Adobe’s Digital Price Index Hints that Inflation Might Be on the Rise
Adobe’s Digital Price Index (DPI)—our analysis of real-time consumer spending—found something surprising in December and January: higher than expected inflation among consumer goods. It’s common for prices to dip in November with holiday bargains, and then bounce back up. But this December, prices saw a much bigger rebound than last year’s post-holiday season—0.6 percent in 2016 compared to zero percent in 2015. The bigger bounce put prices higher than pre-holiday levels. And January’s DPI shows more signs that suggest inflation might be on the rise: prices rose 0.5 percent, resulting in 1.2 percent cumulative inflation for the last three months, which is notably higher than the .9 percent observed during that period a year ago.
“The inflation we’re seeing is really interesting because the American economy has been struggling with deflation in the last few years, especially in durable goods like computers and appliances. But here we’re seeing people out buying TVs and computers, spending their disposable income, and that’s generally a good sign for the economy. It’s an indication that retailers were able to raise prices a little bit and consumers seemed to be okay with it. It’s too soon to tell if this will continue, but it’s an important trend to watch” explains Luiz Maykot, data science analyst for the Adobe DPI.
Inflation in December of 2016 was especially notable for televisions (7.8 percent), appliances (6.0 percent) and tablets (5.4 percent). Despite these MoM (month-over-month) increases, almost all categories in the DPI showed cumulative deflation in 2016, especially televisions (-19.8 percent) and tablets (-16.1 percent). But in January, the inflationary trend continued, especially for televisions (1.1 percent) and tablets (6.4 percent).
The Unique Insight of 15 Billion Website Visits
The Adobe DPI offers a unique window into consumer spending. It’s based on an analysis of aggregated, anonymous data from 15 billion website visits and 2.2 million products sold online. The data is sourced through the Adobe Marketing Cloud, and represents 80 percent of all online transactions from the top 100 U.S. retailers. This huge trove of data gives researchers a way to track the actual prices and quantities of goods consumers are purchasing, something the standard Consumer Price Index (CPI) currently can’t measure.
This real-time data gives a picture of the overall economy, as well as an unprecedented opportunity for researchers to measure how short-term changes, like holiday sales, impact consumer behavior. Luiz explains: “Consider televisions. Between November and December, 50 percent of all televisions were sold during the eight days between the Monday before Thanksgiving and Cyber Monday. Since the CPI doesn’t have real-time sales data, they have to assume that consumers are buying the same number of TVs each day. But we can track how daily price changes impact sales. It gives us a much more accurate picture of how consumers and prices are really behaving.”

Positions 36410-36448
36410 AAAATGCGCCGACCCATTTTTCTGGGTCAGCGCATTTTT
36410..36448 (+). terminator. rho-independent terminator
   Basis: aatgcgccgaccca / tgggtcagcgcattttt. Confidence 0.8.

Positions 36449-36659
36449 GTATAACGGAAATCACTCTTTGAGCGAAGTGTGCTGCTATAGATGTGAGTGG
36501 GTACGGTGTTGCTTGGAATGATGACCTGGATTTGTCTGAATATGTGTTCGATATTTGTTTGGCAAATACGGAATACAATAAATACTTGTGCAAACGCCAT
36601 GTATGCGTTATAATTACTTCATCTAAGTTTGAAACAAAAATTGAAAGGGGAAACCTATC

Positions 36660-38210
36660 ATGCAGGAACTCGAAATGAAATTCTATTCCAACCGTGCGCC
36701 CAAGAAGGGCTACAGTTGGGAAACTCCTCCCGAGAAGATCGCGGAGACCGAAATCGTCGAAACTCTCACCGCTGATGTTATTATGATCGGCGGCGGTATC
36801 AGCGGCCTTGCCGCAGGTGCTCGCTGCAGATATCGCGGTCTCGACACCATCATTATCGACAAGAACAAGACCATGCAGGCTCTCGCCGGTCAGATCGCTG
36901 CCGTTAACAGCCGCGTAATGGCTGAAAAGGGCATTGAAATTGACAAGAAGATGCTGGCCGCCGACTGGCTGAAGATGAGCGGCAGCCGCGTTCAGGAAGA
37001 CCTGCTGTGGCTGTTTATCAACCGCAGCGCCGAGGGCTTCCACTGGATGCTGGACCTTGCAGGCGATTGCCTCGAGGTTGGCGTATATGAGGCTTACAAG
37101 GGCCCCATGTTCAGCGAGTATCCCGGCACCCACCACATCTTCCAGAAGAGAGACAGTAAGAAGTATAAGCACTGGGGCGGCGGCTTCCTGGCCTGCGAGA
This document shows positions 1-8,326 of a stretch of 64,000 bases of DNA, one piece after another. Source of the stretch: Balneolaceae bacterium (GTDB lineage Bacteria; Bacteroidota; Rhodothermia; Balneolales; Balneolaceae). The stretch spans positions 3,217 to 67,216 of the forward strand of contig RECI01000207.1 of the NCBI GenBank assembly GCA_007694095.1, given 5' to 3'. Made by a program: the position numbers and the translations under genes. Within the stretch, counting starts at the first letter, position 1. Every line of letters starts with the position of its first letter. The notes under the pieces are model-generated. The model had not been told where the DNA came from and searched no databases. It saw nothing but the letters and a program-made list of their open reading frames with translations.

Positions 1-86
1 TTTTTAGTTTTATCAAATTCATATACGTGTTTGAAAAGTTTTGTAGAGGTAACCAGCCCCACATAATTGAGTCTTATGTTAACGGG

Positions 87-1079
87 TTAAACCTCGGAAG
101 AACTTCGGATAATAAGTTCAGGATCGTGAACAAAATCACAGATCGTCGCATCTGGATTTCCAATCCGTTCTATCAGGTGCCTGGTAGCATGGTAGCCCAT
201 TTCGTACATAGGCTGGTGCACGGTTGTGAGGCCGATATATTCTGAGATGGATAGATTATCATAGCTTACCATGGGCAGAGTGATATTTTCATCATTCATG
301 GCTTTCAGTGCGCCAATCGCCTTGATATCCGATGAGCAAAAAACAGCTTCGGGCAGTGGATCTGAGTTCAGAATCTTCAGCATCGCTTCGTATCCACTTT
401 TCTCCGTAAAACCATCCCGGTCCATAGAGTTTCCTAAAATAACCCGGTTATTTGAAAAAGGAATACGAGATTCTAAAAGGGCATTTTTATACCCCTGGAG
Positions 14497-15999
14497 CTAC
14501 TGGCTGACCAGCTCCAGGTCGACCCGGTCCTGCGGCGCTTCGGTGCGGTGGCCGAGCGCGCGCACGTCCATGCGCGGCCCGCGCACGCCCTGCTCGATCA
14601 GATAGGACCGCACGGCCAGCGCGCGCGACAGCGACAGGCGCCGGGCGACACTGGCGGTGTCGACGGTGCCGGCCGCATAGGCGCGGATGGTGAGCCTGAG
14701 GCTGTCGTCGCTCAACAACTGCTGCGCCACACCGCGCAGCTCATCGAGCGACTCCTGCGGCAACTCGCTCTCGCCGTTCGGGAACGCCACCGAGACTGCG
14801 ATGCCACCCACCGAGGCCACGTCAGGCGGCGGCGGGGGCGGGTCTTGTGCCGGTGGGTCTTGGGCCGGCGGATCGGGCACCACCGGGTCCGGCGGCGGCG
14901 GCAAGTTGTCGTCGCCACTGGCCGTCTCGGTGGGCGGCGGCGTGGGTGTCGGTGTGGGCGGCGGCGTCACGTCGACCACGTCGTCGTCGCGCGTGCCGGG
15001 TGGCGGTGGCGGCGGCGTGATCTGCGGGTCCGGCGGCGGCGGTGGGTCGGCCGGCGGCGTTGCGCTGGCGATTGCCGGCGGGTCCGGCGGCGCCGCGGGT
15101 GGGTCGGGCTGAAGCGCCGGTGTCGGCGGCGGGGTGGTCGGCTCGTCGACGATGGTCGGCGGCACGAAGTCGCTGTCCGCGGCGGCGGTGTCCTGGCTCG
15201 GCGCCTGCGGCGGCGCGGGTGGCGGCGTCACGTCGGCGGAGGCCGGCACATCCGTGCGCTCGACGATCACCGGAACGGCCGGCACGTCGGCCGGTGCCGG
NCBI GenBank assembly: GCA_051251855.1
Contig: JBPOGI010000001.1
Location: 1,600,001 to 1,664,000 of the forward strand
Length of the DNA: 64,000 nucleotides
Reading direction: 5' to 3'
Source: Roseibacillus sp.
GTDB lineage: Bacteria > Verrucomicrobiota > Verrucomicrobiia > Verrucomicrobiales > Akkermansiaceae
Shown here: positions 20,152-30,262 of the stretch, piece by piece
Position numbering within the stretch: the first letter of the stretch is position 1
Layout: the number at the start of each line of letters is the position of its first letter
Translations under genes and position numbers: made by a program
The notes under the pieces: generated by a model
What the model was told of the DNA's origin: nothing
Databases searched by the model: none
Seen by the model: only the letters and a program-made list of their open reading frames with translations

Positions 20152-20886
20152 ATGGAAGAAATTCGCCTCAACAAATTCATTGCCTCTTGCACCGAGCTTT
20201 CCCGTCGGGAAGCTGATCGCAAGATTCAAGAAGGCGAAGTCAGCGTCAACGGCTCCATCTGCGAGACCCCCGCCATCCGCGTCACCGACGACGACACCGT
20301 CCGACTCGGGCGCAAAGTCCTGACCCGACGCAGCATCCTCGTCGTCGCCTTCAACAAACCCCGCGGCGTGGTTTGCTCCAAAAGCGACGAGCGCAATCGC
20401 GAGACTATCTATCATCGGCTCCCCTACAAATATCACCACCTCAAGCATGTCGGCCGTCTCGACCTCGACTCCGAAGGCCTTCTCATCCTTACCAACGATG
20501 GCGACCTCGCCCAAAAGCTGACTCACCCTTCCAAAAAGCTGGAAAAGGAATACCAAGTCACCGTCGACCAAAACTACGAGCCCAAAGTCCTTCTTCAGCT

New DPI Categories Add Even More Insight
In December and January, the DPI began tracking five new categories: alcoholic beverages, auto parts, tools and home improvement products, personal care products and pet products.
“In our new alcoholic beverage category, we saw inflation YoY [year over year], driven by beer prices,” Luiz notes. “What’s even more interesting from a retailer’s perspective is the difference between online and offline alcohol sales. Offline, the CPI shows that sales are about 40 percent beer, 40 percent wine and 20 percent spirits. But online, wine is the strongest category. This suggests that wine retailers have really figured out how to leverage sales in the online world—and that means there’s an opportunity for retailers in the beer and spirits spaces to jump in.”
Researchers Dig Into the Data to Understand Shocks and Shifts
Since it first launched in March 2016, the DPI has gotten a lot of attention. The Digital Economy Project team working on the DPI is already sending their reports to the Bureau of Labor Statistics every month (they’re the ones who produce the CPI), and they’re preparing to launch a collaboration with the UK’s Office for National Statistics (ONS). They recently presented findings to the Federal Reserve, and they’ll meet with several governments in Latin America early this year.
Academics are interested in the data, too. One key question they’d love to answer is how major shocks impact consumer behavior. “If something bad happens, academics want to know if people stop spending, but there are very few data sets that can measure that,” says Luiz. “If something happens now, they wonder how that impacts spending in, say, the next eight hours.”
As for Luiz, he’s eager to find out what will happen with inflation in 2017. “There are a lot of forces in play, including talk of import taxes and the Fed’s recent decision to raise interest rates. With so much change, and I’m really curious to see what this year’s DPI will show.”